10/23/2013 04:14 EDT | Updated 10/23/2013 05:01 EDT

That Time Toronto Burned Down (PHOTOS)

Global warming, dwindling resources, nuclear proliferation -- the world today is a dangerous place.

Perhaps the state of affairs explains why apocalyptic fantasies are all the rage today. On TV and at the movies, zombies and ruined worlds are all the rage.

Just this week, an imagined image of a post-apocalyptic Toronto by artist Jonas Dero went viral.

But what would Toronto in ruins really look like?

Probably something like this.

Looking north from the foot of Bay Street.

In April of 1904, a massive fire wiped out much of the core of the city.

It took nine hours to contain the blaze, which destroyed more than 100 buildings and put thousands out of work at a time when the population of the city was around 200,000.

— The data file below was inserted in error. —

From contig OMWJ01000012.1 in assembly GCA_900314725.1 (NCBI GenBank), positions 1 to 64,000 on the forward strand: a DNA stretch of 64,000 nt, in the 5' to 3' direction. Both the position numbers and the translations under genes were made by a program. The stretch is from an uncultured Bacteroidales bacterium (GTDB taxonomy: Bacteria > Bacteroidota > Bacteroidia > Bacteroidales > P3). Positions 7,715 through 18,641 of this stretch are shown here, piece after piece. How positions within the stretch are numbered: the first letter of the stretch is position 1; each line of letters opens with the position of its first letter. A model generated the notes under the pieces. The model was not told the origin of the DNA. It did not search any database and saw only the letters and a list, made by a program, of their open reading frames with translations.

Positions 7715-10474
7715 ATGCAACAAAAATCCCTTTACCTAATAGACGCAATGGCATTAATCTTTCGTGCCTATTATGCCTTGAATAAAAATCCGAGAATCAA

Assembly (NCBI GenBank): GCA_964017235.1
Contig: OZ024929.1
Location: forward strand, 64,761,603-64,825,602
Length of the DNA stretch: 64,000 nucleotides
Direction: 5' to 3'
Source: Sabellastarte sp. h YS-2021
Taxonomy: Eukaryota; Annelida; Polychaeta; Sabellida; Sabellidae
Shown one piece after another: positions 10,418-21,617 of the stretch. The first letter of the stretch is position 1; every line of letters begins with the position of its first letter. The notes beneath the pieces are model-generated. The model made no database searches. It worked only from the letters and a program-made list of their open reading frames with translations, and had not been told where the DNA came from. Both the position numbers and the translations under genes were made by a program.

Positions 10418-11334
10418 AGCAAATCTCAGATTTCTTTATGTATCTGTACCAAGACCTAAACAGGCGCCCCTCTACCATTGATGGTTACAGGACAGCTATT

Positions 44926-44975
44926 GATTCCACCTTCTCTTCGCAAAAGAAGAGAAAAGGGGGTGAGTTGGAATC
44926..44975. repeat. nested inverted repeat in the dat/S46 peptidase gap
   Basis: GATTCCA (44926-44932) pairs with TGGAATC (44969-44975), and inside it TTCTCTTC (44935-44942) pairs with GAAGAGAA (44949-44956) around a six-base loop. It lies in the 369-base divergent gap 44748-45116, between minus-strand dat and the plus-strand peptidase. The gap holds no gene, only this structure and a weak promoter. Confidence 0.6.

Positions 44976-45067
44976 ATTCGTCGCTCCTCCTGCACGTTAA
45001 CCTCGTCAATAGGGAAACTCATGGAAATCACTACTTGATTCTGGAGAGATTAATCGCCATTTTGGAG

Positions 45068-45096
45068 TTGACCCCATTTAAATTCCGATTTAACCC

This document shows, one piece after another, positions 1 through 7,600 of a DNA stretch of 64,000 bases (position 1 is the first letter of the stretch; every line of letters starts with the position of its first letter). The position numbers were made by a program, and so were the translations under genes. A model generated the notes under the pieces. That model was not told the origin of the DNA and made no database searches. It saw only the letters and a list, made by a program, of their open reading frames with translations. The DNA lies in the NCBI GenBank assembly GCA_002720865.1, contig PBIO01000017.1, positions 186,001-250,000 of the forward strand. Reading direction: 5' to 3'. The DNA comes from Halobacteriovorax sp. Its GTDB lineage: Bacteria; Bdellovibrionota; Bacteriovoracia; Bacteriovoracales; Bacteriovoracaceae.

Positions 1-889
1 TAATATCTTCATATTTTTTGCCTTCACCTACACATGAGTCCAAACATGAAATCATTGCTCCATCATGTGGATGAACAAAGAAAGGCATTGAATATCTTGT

Buildings constructed of wood were largely to blame.

Fire insurance plan showing the extent of the fire.

Photos from the time, available from the City of Toronto Archives, look like something you would expect from the aftermath of the Second World War.

Looking west along Front Street West from Yonge Street.

Amazingly, only one person perished in the fire, John Croft. A street near Bathurst and Harbord is named in his honour.

You can further indulge your apocalyptic nightmares by looking at more photos from the Great Fire of Toronto.

Photo gallery That Time Toronto Burned Down See Gallery